Judge Denies Plaintiff’s Attorney’s Request to Withdraw in FDCPA, FCRA Case

A District Court judge in Pennsylvania has denied a plaintiff’s attorney’s renewed motion to withdraw from a case against a student loan servicer for allegedly violating the Fair Debt Collection Practices Act and the Fair Credit Reporting Act, saying her “ill-conceived notion” that her client would be engaging in unlawful or improper behavior by not using the funds from a proposed settlement to pay off the student loan in question, for which the plaintiff is questioning its validity — after she represented him for 18 months after being made aware of the debt — is not grounds for stepping away from the case.

A copy of the ruling in the case of Sereyka v. Navient Solutions can be accessed by clicking here.

Cynthia Pollick, the plaintiff’s attorney, came on board the case in December 2018 after the plaintiff filed a complaint on his own in state court. The defendant had the case removed to federal court and filed a motion to dismiss, after which Pollick asked for and received permission to file an amended complaint. The amended complaint said the plaintiff did not take out the loan, had received harassing calls from the defendant, and that the defendant had falsely reported to credit reporting agencies that the plaintiff owed more than $35,000.

Last April, a settlement conference was conducted where it appeared that the plaintiff agreed to settle the case for $35,000. But before the settlement could be finalized, Pollick filed a motion to withdraw. In December, a hearing was conducted to determine whether to allow her to withdraw. Pollick was instructed to file a brief in support of her motion.

In the brief, she claims that she became aware of the terms of a divorce settlement between the plaintiff and his wife which held the plaintiff responsible for all loans and debts in his name. One of those debts was the student loan in question. The plaintiff filed his suit as a means of not having to pay the loans that were part of the divorce agreement. Pollick also said she was told by the plaintiff that if the case were to be settled, he would not use the funds to pay off the student loan.

At this point, Pollick said she now believed she was party to a case where the federal government was about to be defrauded and that she did not feel comfortable participating in any settlement.

But Judge Malachy Mannion of the District Court for the Middle District of Pennsylvania refused to let Pollick walk away from the case. The Department of Education was not a party in the plaintiff’s lawsuit and would still “be able to pursue any and all legal remedies” against the plaintiff, Judge Mannion said in his ruling.

“Pollick was aware of the student loan debt that plaintiff allegedly owed during her representation of him in this case for about 18 months,” Judge Mannion wrote. “Plaintiff was also aware that plaintiff disputed he owed the student loan debt and that this dispute was central to his claims she raised on his behalf against [the defendant] in this case. Pollick then represented the plaintiff during the settlement conference regarding his claims against [the defendant]. Pollick contends that when plaintiff advised her that he did not intend on using the settlement funds he received in this case to pay the student loan debt, she became concerned that plaintiff would not acknowledge his obligation to pay the debt, that she then believed he owed, and that it was unethical for her to allow plaintiff to use her services unless he agreed to pay the debt.”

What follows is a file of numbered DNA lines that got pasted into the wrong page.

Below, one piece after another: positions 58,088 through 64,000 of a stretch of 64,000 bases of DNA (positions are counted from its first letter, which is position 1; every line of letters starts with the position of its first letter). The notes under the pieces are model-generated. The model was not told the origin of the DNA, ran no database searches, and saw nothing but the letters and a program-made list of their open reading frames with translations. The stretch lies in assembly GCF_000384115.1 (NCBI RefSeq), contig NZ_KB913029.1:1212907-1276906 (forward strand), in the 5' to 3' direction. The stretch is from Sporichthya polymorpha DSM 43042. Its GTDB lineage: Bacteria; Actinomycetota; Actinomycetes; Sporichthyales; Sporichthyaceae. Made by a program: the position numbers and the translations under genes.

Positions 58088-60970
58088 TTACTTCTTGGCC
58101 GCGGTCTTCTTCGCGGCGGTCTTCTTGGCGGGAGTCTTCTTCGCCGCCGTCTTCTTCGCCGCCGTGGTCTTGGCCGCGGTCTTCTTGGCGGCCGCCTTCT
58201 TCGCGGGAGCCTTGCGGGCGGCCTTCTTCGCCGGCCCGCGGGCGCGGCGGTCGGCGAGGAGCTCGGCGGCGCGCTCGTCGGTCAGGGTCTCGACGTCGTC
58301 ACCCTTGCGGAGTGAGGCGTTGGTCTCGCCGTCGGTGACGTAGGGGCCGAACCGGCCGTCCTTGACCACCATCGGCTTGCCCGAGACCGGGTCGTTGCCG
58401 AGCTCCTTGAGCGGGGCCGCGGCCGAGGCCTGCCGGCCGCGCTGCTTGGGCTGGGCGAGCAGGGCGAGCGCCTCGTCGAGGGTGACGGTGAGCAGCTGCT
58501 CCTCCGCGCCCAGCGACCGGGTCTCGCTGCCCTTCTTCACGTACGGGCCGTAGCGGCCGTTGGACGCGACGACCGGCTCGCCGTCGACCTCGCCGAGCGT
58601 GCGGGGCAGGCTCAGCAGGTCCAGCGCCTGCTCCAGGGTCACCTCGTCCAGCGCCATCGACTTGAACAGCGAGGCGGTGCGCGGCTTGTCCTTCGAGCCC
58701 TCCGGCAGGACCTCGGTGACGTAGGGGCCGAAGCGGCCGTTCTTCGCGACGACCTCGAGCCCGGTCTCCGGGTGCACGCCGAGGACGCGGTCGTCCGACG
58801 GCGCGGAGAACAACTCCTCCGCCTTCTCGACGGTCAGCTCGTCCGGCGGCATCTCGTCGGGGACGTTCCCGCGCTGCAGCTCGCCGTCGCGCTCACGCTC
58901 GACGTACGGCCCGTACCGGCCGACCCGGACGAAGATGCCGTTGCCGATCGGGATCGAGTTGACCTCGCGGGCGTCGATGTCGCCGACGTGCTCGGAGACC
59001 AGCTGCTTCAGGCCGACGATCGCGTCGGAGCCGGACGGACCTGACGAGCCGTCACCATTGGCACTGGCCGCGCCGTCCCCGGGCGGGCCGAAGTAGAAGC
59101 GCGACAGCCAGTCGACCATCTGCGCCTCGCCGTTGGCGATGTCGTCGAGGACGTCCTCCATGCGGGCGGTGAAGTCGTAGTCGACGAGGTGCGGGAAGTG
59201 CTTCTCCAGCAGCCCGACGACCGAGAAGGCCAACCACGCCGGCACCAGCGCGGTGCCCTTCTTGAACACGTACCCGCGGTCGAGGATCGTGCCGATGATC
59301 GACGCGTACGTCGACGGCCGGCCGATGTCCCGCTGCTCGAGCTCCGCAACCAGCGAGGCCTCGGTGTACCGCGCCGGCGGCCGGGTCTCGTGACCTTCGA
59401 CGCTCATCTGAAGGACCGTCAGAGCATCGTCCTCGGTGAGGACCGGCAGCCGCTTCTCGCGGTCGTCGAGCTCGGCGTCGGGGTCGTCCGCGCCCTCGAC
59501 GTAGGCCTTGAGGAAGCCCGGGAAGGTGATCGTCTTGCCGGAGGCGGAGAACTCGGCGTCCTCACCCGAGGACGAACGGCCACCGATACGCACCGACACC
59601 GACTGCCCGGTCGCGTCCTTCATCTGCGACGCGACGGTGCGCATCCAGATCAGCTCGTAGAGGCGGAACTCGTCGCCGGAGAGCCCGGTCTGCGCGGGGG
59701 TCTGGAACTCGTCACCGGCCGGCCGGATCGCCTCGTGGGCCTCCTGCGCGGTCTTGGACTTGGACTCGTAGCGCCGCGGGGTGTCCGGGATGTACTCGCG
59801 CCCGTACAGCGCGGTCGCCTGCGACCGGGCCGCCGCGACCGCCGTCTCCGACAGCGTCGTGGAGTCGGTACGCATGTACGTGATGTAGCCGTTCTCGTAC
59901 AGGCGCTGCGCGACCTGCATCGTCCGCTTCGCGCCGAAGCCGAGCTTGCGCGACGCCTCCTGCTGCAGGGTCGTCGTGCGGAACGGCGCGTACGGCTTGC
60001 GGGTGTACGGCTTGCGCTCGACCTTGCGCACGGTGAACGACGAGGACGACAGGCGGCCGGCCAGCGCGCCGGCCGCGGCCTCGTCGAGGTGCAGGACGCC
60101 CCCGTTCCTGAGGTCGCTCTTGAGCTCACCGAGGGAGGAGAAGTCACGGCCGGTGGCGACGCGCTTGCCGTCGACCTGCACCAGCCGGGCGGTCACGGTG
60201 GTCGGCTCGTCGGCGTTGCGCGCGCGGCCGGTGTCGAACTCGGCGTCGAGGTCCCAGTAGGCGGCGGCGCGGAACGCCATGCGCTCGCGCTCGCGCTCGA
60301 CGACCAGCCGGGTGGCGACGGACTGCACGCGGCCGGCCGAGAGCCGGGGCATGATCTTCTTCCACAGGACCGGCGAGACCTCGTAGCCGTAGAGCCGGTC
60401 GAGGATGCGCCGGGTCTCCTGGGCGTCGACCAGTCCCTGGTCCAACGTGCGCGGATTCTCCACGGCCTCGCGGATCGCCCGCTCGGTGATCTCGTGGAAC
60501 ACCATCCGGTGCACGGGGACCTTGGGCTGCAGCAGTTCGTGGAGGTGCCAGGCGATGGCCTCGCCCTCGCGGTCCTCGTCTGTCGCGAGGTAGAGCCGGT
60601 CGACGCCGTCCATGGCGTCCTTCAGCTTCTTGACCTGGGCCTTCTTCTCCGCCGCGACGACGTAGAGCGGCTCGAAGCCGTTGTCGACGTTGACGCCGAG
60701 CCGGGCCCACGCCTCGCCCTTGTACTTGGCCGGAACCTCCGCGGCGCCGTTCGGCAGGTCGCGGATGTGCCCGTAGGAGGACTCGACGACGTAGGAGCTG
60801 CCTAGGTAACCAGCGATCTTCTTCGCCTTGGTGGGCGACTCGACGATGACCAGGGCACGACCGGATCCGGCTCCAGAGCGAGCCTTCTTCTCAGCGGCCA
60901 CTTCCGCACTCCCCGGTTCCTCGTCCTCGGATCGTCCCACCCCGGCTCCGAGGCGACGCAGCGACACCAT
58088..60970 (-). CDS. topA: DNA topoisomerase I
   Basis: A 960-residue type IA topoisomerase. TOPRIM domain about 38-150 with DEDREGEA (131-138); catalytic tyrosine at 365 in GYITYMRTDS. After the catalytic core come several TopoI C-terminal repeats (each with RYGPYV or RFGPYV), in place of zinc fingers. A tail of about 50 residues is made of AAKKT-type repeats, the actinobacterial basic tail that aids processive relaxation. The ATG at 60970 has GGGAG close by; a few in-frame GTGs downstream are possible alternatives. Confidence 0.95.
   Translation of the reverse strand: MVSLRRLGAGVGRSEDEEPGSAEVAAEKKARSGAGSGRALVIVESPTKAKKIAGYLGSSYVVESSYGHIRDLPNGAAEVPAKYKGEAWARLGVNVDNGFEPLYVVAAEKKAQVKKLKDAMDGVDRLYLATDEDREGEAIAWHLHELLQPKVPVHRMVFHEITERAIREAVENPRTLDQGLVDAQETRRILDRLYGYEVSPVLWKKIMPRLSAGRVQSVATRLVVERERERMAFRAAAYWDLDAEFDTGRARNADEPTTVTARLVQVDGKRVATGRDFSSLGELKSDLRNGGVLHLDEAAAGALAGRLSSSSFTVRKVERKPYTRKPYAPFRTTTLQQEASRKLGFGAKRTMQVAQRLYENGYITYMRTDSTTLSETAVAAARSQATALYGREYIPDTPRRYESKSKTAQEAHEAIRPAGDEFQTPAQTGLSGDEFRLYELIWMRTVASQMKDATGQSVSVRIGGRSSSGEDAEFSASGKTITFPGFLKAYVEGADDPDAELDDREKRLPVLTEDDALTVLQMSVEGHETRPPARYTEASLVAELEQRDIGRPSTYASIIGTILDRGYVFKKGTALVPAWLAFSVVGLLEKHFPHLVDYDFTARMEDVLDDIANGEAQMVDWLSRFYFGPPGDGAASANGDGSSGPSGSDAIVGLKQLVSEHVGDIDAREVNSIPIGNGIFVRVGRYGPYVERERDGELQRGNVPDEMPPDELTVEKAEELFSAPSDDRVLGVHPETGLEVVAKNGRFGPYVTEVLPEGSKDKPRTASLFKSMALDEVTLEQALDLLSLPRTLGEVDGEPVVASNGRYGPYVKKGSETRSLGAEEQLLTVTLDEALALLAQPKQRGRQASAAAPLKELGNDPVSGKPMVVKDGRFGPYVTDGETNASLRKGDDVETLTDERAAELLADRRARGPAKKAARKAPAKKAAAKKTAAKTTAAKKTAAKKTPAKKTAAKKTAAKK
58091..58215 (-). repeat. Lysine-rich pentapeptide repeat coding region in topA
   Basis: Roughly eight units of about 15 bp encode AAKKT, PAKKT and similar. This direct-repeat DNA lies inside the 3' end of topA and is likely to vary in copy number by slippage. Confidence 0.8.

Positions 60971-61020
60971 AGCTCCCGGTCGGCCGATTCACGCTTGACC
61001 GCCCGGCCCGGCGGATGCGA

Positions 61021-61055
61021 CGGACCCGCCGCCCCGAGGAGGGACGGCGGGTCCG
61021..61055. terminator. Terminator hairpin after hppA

If anything, Judge Mannion noted, Pollick was “obligated to make sure” the claims against the defendant were not “frivolous and unfounded” when the amended complaint was filed.

“Pollick’s ill-conceived notion that plaintiff is going to do something unlawful or improper by not paying off the student loan debt with his settlement proceeds from this case against [the defendant] and by continuing his challenge to the debt allegedly owed to the Department, is not grounds for her withdrawal from this case,” Judge Mannion wrote. “Plaintiff’s claims against [the defendant] in this case and any student loan debt he may or may not owe to the Department of Education are unrelated matters, and Pollick’s mistaken understanding that the two matters are somehow connected cannot be the reasonable basis for her to withdraw from this case and leave yet another client without representation at the last minute.”

Check Also

Appeals Court Rules Sending Info to Letter Vendor Counts as Communication Under FDCPA

The Eleventh Circuit Court of Appeals has overturned a lower court’s ruling that a debt …

Leave a Reply

Your email address will not be published.